from the GNU version of the Collaborative International Dictionary of English

  • adj. Having a tail which has the middle pair of feathers longest, the rest successively and decidedly shorter, and all more or less attenuate; -- said of certain birds. See Illust. of Wood hoopoe, under wood.

from The Century Dictionary and Cyclopedia

  • Having the tail wedged or cuneate: noting birds whose tail-feathers are regularly graduated in length to such an extent that the tail when moderately spread appears to be beveled off obliquely at the end from the middle to the outermost feather on each side. It is a very common formation. See cuts under Sphenocercus, Sphenura, Triehoglossus, and UroaĆ«tus.


Sorry, no etymologies found.


  • High up, a wedge-tailed eagle circles, scanning the sea for scraps of forgotten lunch.

    Kangaroo Dreaming

  • Late last year he was with a mate inspecting crop damage caused by rabbits when they spotted three wedge-tailed eagles circling the paddock.

    Archive 2008-02-01

  • Raptors recorded from the area include the wedge-tailed eagle Aquila audax and a number of owls.

    Greater Blue Mountains Area, Australia

  • On the opposite bank, in the top of a river red gum, a pair of wedge-tailed eagles were nesting, seizing the advantage of the mass of birds and animals flocking to the river.


  • Other important species breeding within the preserve include Kermadec petrel Pterodroma neglecta, black-winged petrel P. nigripennis, wedge-tailed shearwater Puffinus pacificus, little shearwater P. assimilis, white-bellied storm petrel Fregetta grallaria, masked booby Sula dactylatra, red-tailed tropic bird Phaeton rubricauda in greater concentrations than probably anywhere else in the world.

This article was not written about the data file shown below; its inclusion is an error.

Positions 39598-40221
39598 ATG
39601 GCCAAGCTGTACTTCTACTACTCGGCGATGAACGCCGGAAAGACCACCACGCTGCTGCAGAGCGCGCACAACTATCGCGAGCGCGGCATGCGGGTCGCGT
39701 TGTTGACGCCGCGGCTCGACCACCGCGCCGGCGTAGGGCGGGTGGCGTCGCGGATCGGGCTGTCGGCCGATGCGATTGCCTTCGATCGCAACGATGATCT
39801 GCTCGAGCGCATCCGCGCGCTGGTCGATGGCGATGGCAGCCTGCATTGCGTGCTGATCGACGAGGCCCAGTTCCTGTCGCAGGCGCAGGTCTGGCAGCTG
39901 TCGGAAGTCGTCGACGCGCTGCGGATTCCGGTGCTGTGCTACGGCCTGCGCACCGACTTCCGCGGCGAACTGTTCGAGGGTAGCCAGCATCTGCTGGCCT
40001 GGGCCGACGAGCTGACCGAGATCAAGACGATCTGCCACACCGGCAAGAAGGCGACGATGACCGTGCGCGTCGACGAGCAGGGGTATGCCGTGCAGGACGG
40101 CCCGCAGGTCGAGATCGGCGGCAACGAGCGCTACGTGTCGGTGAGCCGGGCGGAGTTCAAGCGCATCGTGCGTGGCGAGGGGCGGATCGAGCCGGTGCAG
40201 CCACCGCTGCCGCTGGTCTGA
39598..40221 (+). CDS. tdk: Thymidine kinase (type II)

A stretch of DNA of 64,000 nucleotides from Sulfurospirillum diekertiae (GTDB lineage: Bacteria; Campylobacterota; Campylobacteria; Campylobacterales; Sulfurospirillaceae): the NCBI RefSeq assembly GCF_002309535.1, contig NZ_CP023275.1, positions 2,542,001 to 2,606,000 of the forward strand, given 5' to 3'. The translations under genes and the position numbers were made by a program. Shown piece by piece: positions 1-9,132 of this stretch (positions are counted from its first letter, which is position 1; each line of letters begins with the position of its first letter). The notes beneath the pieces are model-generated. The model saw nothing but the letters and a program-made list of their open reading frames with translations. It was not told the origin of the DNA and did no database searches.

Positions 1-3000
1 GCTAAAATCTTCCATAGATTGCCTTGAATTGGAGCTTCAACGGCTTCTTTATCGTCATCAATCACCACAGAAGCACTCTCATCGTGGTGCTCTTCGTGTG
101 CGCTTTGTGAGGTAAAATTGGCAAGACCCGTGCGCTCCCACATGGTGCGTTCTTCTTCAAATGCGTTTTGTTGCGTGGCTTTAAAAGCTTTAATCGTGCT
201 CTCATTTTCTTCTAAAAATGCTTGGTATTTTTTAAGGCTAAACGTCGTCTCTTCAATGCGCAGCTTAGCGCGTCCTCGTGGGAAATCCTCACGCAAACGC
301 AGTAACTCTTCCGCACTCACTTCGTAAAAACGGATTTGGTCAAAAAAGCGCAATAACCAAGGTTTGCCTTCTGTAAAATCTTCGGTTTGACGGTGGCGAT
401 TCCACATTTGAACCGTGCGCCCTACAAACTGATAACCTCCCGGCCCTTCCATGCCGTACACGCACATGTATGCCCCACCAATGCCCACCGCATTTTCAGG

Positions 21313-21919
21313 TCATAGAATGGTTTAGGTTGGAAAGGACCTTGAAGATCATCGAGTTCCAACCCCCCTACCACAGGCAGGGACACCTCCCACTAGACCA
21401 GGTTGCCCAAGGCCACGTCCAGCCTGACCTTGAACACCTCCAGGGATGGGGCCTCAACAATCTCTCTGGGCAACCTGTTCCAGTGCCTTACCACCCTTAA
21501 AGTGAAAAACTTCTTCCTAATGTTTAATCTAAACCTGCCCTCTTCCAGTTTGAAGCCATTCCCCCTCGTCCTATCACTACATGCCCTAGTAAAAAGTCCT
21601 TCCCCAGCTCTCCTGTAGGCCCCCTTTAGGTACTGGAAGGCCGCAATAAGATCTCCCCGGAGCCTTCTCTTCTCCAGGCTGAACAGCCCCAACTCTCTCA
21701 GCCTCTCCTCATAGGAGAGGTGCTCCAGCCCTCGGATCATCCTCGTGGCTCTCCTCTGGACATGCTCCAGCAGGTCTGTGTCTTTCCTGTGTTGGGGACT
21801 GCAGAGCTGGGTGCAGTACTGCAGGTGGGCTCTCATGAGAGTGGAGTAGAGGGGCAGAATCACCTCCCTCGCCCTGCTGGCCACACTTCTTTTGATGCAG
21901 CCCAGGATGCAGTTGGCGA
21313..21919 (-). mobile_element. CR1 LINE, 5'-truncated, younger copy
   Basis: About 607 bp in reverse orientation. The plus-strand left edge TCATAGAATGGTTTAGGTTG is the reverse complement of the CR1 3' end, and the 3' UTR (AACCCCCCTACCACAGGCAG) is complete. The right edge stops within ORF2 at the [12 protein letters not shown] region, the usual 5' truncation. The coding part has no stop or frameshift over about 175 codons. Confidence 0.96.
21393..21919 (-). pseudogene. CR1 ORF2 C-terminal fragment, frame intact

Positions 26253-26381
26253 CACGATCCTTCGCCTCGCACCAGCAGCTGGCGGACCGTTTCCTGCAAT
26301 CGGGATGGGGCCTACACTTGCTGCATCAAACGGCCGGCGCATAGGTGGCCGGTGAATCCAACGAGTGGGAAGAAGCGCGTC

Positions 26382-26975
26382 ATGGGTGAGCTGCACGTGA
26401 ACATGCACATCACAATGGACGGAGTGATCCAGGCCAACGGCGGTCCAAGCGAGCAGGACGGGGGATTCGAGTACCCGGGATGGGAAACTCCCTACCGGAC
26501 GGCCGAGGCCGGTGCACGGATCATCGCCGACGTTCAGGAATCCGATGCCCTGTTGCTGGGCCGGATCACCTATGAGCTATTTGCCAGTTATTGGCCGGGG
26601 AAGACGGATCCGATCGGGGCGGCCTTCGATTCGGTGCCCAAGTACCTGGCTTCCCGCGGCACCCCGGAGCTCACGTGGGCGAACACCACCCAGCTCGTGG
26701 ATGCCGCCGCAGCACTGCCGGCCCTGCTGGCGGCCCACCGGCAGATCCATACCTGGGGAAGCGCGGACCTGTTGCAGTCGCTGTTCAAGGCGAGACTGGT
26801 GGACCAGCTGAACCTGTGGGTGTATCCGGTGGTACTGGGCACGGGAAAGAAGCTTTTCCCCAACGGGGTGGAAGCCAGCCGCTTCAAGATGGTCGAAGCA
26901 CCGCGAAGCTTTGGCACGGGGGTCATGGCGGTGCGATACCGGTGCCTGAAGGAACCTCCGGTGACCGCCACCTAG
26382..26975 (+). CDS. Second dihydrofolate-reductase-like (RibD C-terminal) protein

Lord Howe Island Group, Australia

  • Birds that frequent high elevations include Richard's pipit (Anthus novaeseelandiae), flame robin (Petroica phoenicea), little raven (Corvus mellori), and wedge-tailed eagle (Aquila audax).

    Australian Alps montane grasslands

  • The majority of these islands have been heavily disturbed by military activities and phosphate mining though the area does includes some of the largest seabird colonies in the world, including millions of sooty terns and wedge-tailed shearwaters.

    Central Polynesian tropical moist forests

  • The following birds utilize a variety of habitats, including eucalypt woodlands: a subspecies of wedge-tailed eagle (Aquila audax fleayi), Tasmanian native hen (Gallinula mortierii), Tasmanian thornbill (Acanthiza ewingii), and yellow wattlebird (Anthochaera paradoxa).

    Tasmanian Central Highland forests

  • The great wedge-tailed eagle (eagle-hawk) is a rare visitor, and is not a fisher.

    My Tropic Isle

  • Another bird to keep an eye out for is the wedge-tailed eagle, the king of the sky.

    Surviving Australia


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